Software developed to tell if you're lying

If your cheeks don't twitch when you smile, no one will believe you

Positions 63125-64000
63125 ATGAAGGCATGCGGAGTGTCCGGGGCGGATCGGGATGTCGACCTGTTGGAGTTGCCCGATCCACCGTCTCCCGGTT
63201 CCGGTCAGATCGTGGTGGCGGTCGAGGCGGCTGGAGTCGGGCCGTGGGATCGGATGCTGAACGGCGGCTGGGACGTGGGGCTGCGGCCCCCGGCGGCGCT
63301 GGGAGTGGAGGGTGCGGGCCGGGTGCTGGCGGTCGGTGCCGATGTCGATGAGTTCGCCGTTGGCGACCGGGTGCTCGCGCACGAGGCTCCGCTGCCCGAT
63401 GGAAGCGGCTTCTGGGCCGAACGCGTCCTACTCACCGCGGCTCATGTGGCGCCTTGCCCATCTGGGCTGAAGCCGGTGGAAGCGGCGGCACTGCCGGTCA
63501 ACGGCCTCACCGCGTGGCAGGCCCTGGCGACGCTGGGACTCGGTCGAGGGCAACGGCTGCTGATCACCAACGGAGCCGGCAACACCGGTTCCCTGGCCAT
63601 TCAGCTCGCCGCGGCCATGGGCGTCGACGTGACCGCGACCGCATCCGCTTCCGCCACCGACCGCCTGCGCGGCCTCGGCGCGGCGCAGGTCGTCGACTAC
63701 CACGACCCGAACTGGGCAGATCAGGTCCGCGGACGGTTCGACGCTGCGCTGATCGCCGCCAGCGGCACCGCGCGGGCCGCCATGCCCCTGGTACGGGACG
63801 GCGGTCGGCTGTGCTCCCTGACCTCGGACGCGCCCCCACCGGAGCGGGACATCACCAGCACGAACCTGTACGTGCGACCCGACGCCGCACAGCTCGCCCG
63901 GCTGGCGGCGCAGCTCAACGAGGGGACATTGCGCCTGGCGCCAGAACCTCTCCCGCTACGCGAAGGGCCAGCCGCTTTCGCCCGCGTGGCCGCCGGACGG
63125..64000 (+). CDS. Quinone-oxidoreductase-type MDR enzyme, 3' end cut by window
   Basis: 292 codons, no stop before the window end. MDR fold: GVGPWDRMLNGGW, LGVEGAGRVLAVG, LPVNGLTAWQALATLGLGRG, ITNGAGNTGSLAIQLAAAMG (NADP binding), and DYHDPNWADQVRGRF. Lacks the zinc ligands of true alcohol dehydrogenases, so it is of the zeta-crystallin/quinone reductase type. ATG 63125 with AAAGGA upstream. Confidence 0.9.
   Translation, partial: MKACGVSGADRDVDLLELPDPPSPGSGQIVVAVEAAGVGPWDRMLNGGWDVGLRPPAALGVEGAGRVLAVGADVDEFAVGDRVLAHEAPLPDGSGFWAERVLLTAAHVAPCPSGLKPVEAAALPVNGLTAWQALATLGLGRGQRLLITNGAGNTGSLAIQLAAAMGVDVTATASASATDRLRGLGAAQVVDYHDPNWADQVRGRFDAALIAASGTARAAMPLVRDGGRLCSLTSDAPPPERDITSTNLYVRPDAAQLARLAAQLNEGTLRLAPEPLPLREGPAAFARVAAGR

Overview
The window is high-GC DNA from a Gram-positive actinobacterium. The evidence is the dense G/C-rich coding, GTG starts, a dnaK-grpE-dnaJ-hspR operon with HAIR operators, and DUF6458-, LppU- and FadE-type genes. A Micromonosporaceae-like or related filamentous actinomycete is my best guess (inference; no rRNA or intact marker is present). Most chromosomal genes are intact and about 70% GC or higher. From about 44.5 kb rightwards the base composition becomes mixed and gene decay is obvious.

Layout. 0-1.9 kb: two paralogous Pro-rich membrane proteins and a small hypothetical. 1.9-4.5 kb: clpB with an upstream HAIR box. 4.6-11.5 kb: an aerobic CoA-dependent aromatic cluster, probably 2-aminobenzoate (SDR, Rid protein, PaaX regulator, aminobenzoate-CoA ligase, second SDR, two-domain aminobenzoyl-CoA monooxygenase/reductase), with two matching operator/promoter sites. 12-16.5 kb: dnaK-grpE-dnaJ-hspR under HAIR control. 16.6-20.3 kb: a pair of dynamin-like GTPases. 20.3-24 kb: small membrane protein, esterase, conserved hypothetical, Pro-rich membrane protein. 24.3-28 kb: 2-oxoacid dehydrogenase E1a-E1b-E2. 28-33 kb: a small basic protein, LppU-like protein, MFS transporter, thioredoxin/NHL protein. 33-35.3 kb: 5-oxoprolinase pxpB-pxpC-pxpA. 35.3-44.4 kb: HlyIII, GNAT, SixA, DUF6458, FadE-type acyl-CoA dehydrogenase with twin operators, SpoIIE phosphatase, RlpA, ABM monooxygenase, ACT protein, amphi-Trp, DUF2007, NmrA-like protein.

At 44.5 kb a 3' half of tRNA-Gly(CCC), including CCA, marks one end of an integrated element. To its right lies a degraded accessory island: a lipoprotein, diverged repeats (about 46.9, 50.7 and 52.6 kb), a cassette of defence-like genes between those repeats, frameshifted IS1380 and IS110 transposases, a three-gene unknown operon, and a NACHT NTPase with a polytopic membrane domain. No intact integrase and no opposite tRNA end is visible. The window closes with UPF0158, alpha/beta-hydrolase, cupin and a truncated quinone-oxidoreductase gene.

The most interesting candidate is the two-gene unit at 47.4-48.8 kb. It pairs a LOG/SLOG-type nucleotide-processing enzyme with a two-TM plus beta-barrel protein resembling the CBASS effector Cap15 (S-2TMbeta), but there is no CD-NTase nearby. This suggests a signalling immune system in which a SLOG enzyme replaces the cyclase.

Programmers from the University of Pittsburgh claim to have developed revolutionary new software, that can actually tell if you are lying. Based on a 20 year-old system, the program analyses facial movements using electronic markers and can tell if someone is trying to conceal an emotion. Genuine expressions are more complex than they seem, and when a person is trying to deceive they may not move all the muscles the real expression involves. For example, a real smile involves narrowing of eyes, raising cheeks and widening the mouth. Fakers will often miss the subtler movements and only smile with their mouths. The program is designed to pick up the tiny flashes of the true emotion that would pass too quickly to be seen by the naked eye. Not everyone is convinced of the system's merits. A spokesman for the American Polygraph Association said that as facial muscles could be controlled at will, they were too unreliable to be used in the detection of a crime. While that may be true it would be interesting if the program were installed on computers in the Houses of Parliament. ®

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